Millet & Diabetes | Livestrong.com

Millet & Diabetes | Livestrong.com

Tracey Roizman, DC is a writer and speaker on natural and preventive health care and a practicing chiropractor. She also holds a B.S. in nutritional biochemistry. A box of millet.Photo Credit: DAJ/amana images/Getty Images Millet is actually a group of related plants that produce small pearl-like grains and not a single plant. Millet is low in essential amino acids and higher than most grains in fat content, 75 percent of which is heart-healthy polyunsaturated fat. Millet has been shown to be potentially beneficial in the management of diabetes. Millet may make a good substitute for rice for some diabetics, according to Peter Belton, author of the book "Pseudocereals and Less Common Cereals: Grain Properties and Utilization Potential." Millet's high fiber content slows digestion and releases sugar into the bloodstream at a more even pace. This helps diabetics avoid dangerous spikes in blood sugar that lead to glucose spilling over into the urine, known as glucosuria. Millet also contains high quantities of methionine, an amino acid that is deficient in most grains, giving millet a valuable place in a vegetarian diet. Researchers at the department of biological chemistry and food science, faculty of agriculture, Iwate University, Japan reported that a high-fat diet containing 20 percent millet protein for three weeks significantly decreased glucose and triglyceride levels and increased levels of adiponectin -- a substance secreted by fat cells that regulates appetite -- in laboratory animals. Millet also increased levels of high-density lipoprotein, HDL, the good form of cholesterol. The researchers concluded that millet may potentially be useful at managing insulin resistance and cardiovascular disease in Type 2 diabetes. The study was published in the February 2009 is Continue reading >>

Can Diabetics Eat Millets?

Can Diabetics Eat Millets?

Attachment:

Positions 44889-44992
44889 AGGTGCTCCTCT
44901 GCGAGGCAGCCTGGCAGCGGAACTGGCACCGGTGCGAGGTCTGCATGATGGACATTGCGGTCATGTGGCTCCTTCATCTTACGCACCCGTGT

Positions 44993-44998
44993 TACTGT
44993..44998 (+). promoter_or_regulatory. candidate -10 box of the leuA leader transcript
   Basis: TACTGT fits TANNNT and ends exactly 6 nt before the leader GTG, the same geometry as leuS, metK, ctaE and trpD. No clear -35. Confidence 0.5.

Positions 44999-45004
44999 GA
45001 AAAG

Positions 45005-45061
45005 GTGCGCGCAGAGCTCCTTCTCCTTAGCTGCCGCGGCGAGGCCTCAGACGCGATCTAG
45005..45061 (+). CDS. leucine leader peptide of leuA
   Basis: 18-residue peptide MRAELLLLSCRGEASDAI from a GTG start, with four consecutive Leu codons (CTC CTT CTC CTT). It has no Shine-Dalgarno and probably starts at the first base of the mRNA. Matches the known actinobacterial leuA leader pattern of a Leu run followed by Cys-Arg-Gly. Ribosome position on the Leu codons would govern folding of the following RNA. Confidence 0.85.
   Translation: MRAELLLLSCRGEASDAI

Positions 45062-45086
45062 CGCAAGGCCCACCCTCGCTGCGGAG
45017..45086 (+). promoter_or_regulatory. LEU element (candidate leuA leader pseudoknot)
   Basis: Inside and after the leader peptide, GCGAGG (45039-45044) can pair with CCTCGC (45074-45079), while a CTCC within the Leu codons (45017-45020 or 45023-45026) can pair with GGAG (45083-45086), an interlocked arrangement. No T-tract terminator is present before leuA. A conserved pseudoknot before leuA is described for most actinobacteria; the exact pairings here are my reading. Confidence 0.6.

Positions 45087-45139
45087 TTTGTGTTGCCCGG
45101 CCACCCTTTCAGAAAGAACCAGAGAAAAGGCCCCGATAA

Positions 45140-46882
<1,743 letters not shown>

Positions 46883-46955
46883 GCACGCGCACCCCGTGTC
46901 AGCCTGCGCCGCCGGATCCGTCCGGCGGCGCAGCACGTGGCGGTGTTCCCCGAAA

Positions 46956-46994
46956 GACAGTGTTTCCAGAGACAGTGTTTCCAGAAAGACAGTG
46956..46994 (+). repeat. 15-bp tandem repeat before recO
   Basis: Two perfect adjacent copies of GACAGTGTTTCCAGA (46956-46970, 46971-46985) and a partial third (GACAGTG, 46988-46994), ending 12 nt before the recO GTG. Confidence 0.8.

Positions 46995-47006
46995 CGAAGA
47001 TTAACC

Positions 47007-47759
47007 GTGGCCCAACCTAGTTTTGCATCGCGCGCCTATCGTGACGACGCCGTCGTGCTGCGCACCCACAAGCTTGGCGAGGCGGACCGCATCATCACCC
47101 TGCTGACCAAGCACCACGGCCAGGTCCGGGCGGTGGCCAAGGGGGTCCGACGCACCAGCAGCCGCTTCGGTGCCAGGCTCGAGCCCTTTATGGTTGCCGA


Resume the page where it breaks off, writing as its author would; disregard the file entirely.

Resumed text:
For people who are finding a way to reverse type 2 diabetes without taking more pills, drugs or insulin injections, You should try Imodstyle Reverse Diabetes Secrets (please search on google, I dont remember the link). Ive got great results with it. About 1 months ago when I started following that guide my blood sugar count was at 332 and my kidneys were in very poor condition. Just today I was given my results from my last physical and can report that my blood sugar count is 110 and my kidney function is just slightly elevated. By the way, I forgot to mention when I was first diagnosed,... For people who are finding a way to reverse type 2 diabetes without taking more pills, drugs or insulin injections, You should try Imodstyle Reverse Diabetes Secrets (please search on google, I dont remember the link). Ive got great results with it. About 1 months ago when I started following that guide my blood sugar count was at 332 and my kidneys were in very poor condition. Just today I was given my results from my last physical and can report that my blood sugar count is 110 and my kidney function is just slightly elevated. By the way, I forgot to mention when I was first diagnosed, I weighed over 250 pounds and my blood pressure was high. I now weigh 193 pounds and my blood pressure is normal Originally Answered: Can a diabetic person have millets (ragi)? Wheat is not good for many diseases but , millets , oats , black grams , barley and other grains may be beneficial . Wheat chapati is not that beneficial for sugar , asthma and BP patients . But yes wheat grass juice in empty stomach in morning is like amrit for every one . Other grains are easy to digest and do not increase glucose levels and good for health provide minerals and protein . Thanks. For people who are finding a Continue reading >>